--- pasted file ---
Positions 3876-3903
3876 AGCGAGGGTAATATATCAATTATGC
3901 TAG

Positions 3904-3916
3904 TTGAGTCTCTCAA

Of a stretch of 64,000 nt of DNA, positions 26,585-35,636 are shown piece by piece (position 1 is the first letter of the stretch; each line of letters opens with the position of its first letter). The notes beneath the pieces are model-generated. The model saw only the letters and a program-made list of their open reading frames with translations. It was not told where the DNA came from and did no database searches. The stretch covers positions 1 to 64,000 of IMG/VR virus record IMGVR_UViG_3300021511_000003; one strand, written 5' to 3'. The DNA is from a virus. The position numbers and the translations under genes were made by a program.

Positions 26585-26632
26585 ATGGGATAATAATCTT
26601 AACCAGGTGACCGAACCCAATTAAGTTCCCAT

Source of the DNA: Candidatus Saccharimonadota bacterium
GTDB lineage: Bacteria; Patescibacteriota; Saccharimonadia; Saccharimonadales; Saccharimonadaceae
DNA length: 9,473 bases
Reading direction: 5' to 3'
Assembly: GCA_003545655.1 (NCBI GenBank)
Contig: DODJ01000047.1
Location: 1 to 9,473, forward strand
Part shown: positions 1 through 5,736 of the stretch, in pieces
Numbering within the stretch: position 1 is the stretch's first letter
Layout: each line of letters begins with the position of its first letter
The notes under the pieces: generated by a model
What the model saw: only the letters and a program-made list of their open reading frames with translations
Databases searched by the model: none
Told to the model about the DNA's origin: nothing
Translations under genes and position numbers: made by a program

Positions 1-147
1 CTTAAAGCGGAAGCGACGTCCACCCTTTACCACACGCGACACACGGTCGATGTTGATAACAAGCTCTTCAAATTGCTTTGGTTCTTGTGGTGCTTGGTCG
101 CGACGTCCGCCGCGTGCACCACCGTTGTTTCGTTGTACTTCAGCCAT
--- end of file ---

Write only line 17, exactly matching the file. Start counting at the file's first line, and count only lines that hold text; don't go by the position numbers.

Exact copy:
Part shown: positions 1 through 5,736 of the stretch, in pieces